By Katharine Carlon
Still reeling from the one-two-three blow of a crippling pandemic, a recession and a damaging derecho, battered Johnson County businesses are now wondering how – and if – they can survive a fall without football.
The Big Ten Conference announced Aug. 11 it would cancel fall sports over safety concerns related to the COVID-19 pandemic. The decision is expected to pack a $100 million wallop in terms of lost revenue to the UI Athletic Department, and tack another $60 million-$75 million onto the UI’s budget deficit.
It’s a major setback for the university, which has climbed to become the fifth-largest sports revenue generator in the Big Ten and 14th nationwide, according to U.S. Department of Education statistics. But it could also be the last straw for hotels, restaurants, bars and other businesses that had been counting on a football season to help make up for massive pandemic-related losses.
Just as the CBJ went to press, businesses in Linn and Johnson counties were dealt another setback. On Aug. 27, Gov. Kim Reynolds ordered bars and nightclubs in six Iowa counties to close their doors to combat a spike in COVID-19 cases. That order is in effect until Sept. 20.
Think Iowa City President Josh Schamberger pegged the economic impact of the loss of the fall football season at “north of $120 million.”
“It’s going to be really, really tough,” said Doug Alberhasky, manager of John’s Grocery, 401 E. Market St., adding businesses like his were already “taking a gut punch everyday” between the pandemic and the Aug. 10 derecho that interrupted supplies from Cedar Rapids and led to out-of-stocks for days on end.
“Football season represented some hope of getting back to normal and now that’s taken away,” he said. “The financial repercussions of this are going to impact businesses for a long time.”
While Mr. Alberhasky has not calculated what his own store’s losses could be, home games generated big profits on Friday and Saturday nights, with out-of-town alumni often making a nostalgic trip to John’s: “And on a personal level, we want to see those people. Beyond the financial loss, that affects us profoundly.”
For two of Iowa City’s newest entrants into what’s become an increasingly crowded hotel market, the news hit especially hard. The Element, 314 S. Clinton St., and The Highlander, located near the intersection of Interstate 80 and North Dodge Street, had been counting on their first Iowa football season to help make up for five nearly moribund months as travel and tourism ground to a halt.
“When you build a building like this, you go to the bank with a certain anticipation of how much you’ll make,” said Michael Wilson, general manager of the Element, a Marriott property that opened Feb. 20, just weeks before the pandemic took hold and emptied hotels around the world. “We’re falling far short of that, as you can imagine, and not having football will definitely hurt our bottom line quite a bit.”
In April, at the height of pandemic-related travel anxiety, average daily occupancy rates at Element fell to 5%. Though they have climbed back up to about 52% last month, it has come at the cost of heavily discounted room rates.
“We’re in downtown Iowa City so we get some market share, but our rates are down 30% from where we want to be,” Mr. Wilson said. “We’re fighting the good fight, but what we really need is a return to normalcy, or whatever normal might look like.”
Angela Harrington, the entrepreneur behind the Hotel Grinnell and The Highlander, said the football cancellation “adds insult to injury.” The 97-room hotel opened July 4th weekend after a $5 million top-to-bottom renovation, and has endured days when the number of guests could be counted on two hands. The facility’s ballroom and other rentable spaces have sat empty with the event business “evaporating overnight.” Meanwhile, a staff of 40-50 across both hotels has dropped to about 15 post-pandemic.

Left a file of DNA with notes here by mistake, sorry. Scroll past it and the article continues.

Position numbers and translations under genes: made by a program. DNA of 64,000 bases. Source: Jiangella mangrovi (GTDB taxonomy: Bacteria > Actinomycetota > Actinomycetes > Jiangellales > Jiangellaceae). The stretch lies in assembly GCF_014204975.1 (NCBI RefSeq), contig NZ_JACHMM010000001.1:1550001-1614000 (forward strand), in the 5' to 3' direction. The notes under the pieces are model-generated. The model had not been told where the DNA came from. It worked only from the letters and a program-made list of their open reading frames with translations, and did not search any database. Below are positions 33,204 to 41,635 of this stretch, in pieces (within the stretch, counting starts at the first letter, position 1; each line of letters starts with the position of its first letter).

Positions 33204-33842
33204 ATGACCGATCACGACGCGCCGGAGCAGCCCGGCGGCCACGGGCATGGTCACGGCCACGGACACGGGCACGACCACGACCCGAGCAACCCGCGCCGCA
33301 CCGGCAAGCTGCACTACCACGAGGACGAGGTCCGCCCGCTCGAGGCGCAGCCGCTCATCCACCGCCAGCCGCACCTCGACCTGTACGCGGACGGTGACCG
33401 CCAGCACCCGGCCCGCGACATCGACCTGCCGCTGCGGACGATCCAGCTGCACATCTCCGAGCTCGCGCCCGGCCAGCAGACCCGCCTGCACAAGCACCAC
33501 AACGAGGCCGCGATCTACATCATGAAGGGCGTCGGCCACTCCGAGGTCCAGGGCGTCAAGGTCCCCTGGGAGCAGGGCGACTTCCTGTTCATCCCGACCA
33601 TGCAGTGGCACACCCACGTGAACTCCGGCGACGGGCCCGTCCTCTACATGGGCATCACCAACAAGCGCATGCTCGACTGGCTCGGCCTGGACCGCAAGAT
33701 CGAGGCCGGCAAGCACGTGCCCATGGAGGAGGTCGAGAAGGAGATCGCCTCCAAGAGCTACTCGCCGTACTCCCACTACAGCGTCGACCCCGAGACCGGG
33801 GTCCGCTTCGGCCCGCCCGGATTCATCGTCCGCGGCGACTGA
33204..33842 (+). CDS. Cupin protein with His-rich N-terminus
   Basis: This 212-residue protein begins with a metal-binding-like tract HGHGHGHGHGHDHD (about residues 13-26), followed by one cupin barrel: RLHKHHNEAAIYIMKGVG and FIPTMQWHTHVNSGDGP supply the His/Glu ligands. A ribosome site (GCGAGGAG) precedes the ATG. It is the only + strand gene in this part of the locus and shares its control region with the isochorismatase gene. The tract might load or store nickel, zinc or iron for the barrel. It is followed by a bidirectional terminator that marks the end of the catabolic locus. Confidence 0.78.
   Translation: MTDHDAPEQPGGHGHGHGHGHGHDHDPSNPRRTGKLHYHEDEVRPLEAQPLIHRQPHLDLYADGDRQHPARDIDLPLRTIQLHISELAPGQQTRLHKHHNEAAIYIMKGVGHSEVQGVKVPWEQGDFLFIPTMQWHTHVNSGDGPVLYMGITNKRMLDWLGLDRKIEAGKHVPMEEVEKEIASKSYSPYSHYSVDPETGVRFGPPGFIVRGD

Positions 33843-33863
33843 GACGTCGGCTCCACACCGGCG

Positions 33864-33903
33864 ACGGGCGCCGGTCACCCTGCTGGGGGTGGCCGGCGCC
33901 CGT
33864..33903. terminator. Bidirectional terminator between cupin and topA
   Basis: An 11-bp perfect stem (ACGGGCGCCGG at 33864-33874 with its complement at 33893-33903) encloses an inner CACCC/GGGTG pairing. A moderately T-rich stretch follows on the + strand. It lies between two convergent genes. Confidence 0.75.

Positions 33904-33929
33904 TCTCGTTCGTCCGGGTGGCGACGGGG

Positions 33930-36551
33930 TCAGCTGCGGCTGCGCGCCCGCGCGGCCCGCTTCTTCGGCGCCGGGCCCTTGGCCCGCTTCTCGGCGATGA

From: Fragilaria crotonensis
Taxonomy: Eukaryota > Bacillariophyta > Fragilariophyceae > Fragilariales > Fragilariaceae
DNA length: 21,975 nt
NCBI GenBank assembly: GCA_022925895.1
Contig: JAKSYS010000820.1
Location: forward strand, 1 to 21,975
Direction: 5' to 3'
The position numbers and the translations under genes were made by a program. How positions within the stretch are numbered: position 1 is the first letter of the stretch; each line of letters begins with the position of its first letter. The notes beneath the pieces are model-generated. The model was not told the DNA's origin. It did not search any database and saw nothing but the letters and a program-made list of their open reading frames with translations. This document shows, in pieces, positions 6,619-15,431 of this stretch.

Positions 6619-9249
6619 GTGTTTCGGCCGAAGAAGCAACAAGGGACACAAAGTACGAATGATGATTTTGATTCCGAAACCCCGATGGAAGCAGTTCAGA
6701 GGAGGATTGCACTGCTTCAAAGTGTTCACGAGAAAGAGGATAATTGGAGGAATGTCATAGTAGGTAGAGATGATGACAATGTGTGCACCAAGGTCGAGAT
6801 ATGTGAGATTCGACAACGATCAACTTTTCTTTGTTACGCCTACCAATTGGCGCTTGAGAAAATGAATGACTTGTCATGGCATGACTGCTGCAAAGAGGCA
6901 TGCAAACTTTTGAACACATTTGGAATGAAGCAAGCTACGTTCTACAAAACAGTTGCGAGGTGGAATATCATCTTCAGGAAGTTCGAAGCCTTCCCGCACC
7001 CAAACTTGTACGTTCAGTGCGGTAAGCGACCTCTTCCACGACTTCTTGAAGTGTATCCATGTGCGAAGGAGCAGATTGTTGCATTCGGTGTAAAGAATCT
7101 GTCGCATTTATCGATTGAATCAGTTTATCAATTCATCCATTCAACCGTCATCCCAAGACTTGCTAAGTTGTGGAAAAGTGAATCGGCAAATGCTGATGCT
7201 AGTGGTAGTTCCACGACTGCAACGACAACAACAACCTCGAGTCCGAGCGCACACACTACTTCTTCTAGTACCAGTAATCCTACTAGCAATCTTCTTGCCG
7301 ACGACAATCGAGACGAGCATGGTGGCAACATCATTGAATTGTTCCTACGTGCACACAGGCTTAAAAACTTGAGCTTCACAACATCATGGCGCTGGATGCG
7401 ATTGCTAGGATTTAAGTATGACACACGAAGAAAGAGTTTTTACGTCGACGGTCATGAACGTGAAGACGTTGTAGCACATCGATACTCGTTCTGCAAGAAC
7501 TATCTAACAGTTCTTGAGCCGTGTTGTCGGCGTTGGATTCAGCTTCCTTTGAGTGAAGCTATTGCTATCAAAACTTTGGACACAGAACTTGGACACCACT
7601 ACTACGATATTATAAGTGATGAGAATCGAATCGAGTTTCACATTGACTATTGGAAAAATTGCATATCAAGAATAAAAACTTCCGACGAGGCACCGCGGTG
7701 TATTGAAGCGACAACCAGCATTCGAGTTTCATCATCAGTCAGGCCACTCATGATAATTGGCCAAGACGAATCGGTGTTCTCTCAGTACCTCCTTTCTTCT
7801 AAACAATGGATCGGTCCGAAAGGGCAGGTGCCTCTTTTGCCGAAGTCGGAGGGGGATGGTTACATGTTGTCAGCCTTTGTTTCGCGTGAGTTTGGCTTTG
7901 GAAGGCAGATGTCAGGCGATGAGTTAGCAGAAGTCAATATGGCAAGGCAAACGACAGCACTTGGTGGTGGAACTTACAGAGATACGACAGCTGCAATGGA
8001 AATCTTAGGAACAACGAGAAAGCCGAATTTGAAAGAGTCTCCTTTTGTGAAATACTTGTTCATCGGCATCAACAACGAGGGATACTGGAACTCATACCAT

“The loss of football is terrible,” Ms. Harrington said. “But the 40,000-foot view is that [lost] weekends of home football games pales in comparison to the catastrophic impact of the pandemic for what is now six months.”
Million-dollar quarters were not unusual for Hotel Grinnell, but The Highlander and Hotel Grinnell took in a paltry $50,000 combined for the months of April, May and June.
In a stroke of bitter irony, it’s been the derecho that has temporarily saved the struggling hotel, providing 15 straight sold-out days as of mid-last week.
“I’m so sorry about the storm, but for a hotel right now, that was a gift,” Mr. Harrington said. “Holy cow, thank God for the derecho allowing us to make it a few more months, honestly.”
Not all businesses will make it
Mr. Schamberger, of Think Iowa City, said the derecho has given area hotel operators a respite, but one that is likely to be short-lived. The flood of 2008 led to near 100% occupancy rates at Iowa City-area hotels for four to six months, but with the restoration of power and services in Cedar Rapids, occupancy this time around began dropping after 10-12 days.
“And it will in no way make up for the impact of COVID or the loss of football this fall,” he said, adding that $120 million in lost revenue to the local business community is a conservative estimate, based on four-year-old numbers from the last economic impact study conducted in conjunction with the UI’s School for Urban and Regional Planning.
The study is typically carried out every five years, so “you can guess the economic impact has grown each year.”
The impact of a fall without football after six months of a pandemic will be dramatic and potentially fatal for a number of businesses, he predicted, with hoteliers at particular risk. Occupancy rates at local hotels were down 60% as of April. June and July numbers were off 30% year-over-year, with many hoping to begin filling the gap with fall football traffic.
Even in an ordinary year, that might have been a tall order, due to a glut of new hotels, including the Element, The Highlander, the Drury Inn & Suites and the Hotel Chauncey. Before the pandemic arrived, hotel room supply was already expected to significantly outpace demand.
“I fully expect by the end of the year, we’ll see several hotels out of business,” Mr. Schamberger said, adding the same goes for local restaurants.
He recounted recently speaking with the owner of several local eateries, who warned as many as 40% of area restaurants were poised to close by year’s end. “I hope that does not happen, but the impact of COVID, and now football, are very far reaching.”